• The tackles were tied at 76 apiece

KEY PLAYERS:

  • Saxon Crozier (Lions Academy) 34 disposals, 9 marks, 3 tackles, 6 inside 50s, 3 rebound 50s, 2 goals
  • Bailey Reeves (SUNS Academy) 25 disposals, 3 marks, 12 tackles, 5 inside 50s
  • Charlie Bowes (Lions Academy) 19 disposals (17 kicks), 8 marks, 4 tackles, 6 rebound 50s
  • Max Pescud (SUNS Academy) 25 disposals, 7 marks, 3 tackles, 3 goals
  • Zac Young (Lions Academy) 21 disposals, 4 marks, 8 tackles, 4 inside 50s, 2 rebound 50s
  • Will Bella (SUNS Academy) 18 disposals, 5 marks, 5 inside 50s, 11 hitouts, 2 goals

DC MEDAL VOTES:

5 – Saxon Crozier (Lions Academy)
4 – Will Bella (SUNS Academy)
3 – Max Pescud (SUNS Academy)
2 – Charlie Bowes (Lions Academy)
1 – Bailey Reeves (SUNS Academy)

NEXT UP:

To be confirmed.

2020 AFL Draft recap: Brisbane Lions

BRISBANE is a side on the up and pressing hard to hit the top of the pile, with its trade and draft hauls over the last couple of years indicative such movement. The Lions again went in holding an early-second rounder and built a hand thereafter which allowed them to match incoming bids on their academy talent, before also being able to make a couple other later selections. In the end, two of Brisbane’s homegrown talents landed at the club, while the Lions’ love affair with Vic Country products continued and a developing tall also entered the elite ranks.

BRISBANE

National Draft:
#24 Blake Coleman (Brisbane Lions Academy/Allies)
#43 Harry Sharp (GWV Rebels/Vic Country)
#48 Henry Smith (Woodville-West Torrens/South Australia)

Rookies:
Grant Birchall (Re-listed), Carter Michael (Academy), Deividas Uosis (Cat B)

Brisbane’s first point of call came as Collingwood placed a first round bid on leading academy talent Blake Coleman, which had the Lions scrambling to adjust their hand. The bid, which Collingwood also flirted with its picks in the teens, was inevitably matched at 24 and Coleman was able to join his elder brother, Keidean in the maroon, blue, and gold. He promises to bring some spark to the Lions’ attacking 50 in the long term with clean hands, speed, and terrific goal sense among his greatest weapons as a small forward.

The Lions were next put on the clock in round three, where both of their remaining two National Draft selections were made. Greater Western Victoria (GWV) Rebels graduate Harry Sharp was the Lions’ seemingly ritual Vic Country pick this time around at 43, having made a name for himself by smashing the draft combine 2km time trial record (5:28) this year. He is a bolter of sorts with obvious running strengths and high upside in his midfield development. 202cm South Australian Henry Smith then rounded out the Lions’ haul just five selections later. He spent most of his SANFL Under 18s season as a key forward who rotated through the ruck, with his contested marking and efforts at ground level key traits to build off.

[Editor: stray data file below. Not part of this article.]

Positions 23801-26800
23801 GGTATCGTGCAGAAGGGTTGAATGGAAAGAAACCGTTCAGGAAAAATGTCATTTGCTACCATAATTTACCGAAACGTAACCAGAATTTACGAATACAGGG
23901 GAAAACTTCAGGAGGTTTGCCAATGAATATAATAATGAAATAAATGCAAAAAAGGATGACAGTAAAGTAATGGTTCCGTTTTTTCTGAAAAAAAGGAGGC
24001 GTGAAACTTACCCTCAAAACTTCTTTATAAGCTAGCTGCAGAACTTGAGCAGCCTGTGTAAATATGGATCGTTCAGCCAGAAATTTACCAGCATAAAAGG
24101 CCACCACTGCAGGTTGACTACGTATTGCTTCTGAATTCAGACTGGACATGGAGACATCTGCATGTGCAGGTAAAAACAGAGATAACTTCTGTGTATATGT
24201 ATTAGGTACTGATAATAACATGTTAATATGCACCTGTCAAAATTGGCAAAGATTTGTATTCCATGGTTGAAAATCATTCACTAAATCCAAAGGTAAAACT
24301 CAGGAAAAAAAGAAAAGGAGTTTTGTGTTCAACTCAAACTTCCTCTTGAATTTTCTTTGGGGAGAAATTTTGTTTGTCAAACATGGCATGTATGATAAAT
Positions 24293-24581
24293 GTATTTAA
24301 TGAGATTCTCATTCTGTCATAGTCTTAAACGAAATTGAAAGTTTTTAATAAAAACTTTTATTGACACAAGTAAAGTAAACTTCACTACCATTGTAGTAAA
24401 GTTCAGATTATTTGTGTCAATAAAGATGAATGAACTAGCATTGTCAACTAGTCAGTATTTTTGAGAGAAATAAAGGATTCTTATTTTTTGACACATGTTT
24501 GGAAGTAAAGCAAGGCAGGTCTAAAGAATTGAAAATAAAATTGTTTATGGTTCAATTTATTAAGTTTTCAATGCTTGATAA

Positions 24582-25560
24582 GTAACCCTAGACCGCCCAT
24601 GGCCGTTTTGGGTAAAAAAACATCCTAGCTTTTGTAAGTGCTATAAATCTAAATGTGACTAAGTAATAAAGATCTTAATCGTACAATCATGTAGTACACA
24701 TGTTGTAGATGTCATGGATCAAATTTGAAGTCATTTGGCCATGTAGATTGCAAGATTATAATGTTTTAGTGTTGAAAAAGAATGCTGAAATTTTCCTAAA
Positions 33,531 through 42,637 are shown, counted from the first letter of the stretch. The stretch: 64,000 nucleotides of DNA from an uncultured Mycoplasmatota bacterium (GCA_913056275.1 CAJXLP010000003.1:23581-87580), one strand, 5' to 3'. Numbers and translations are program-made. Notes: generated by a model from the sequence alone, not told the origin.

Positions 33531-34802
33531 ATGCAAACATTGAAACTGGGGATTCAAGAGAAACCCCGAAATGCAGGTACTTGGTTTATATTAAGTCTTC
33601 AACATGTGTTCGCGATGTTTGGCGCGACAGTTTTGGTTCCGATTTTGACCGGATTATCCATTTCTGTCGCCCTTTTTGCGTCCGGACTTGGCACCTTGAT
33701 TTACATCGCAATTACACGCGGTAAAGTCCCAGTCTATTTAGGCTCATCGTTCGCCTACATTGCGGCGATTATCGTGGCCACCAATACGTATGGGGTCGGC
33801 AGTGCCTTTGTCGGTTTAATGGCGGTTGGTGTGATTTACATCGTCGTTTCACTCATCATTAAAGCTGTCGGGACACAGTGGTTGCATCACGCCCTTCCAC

Looking at Brisbane’s rookie haul, Grant Birchall and Deividas Uosis made for selections which were already made known prior to the fact. Birchall was re-listed as he winds down a stellar AFL career, Uosis is an Irish convert to the code who was born in Lithuania and committed to the club in February this year. The latter was a Category B selection, with academy product Carter Michael put onto the Category A list despite not being called out in the Rookie Draft. He was a key feature for the Lions in this year’s Academy Series while also plying his trade off half-back and on both sides of midfield for Maroochydore in the QAFL. It made for a relatively straightforward rookie intake, with five fresh talents entering the club overall along with Birchall.

Featured Image: RF Photography

Your questions answered – Draft Central’s pre-draft Q&A

YESTERDAY we asked you to send in all your last-minute questions ahead of the 2020 AFL Draft to be answered on our YouTube channel, with those initial enquiries touched on during the Q&A session which you can find here, and linked below. The questions spilled over after the time of recording but not to worry, AFL Draft Editor Michael Alvaro is on hand to get to all of your pressing questions ahead of draft day.

Q&A:

Q: Do you think it’s worth Fremantle trying to move up the draft order and chase a key position forward? Maybe trade Pick 12 and a future first rounder to try and get a Logan McDonald, or that kind of talent? – From Christopher on Facebook
A: Hi Christopher, there was certainly plenty of early talk surrounding whether Fremantle would look to trade up and snare McDonald in particular. That has cooled of late and it is difficult to see the Dockers having enough to trade up into the top three-to-five picks while also keeping their current NGA talents in mind. A key position player could well still come into consideration with Pick 12 nonetheless.

Q: Is Noah Gadsby a chance of going? – From Zac on Instagram
A: There are plenty of Geelong Falcons products in draft contention, Noah Gadsby being one of them. He missed out on a draft combine invite but will be known to clubs having been part of the Vic Country state academy hub and blitzed preseason testing.

Q: Is Tahj Abberley any hope of being drafted? – From Nathan on Instagram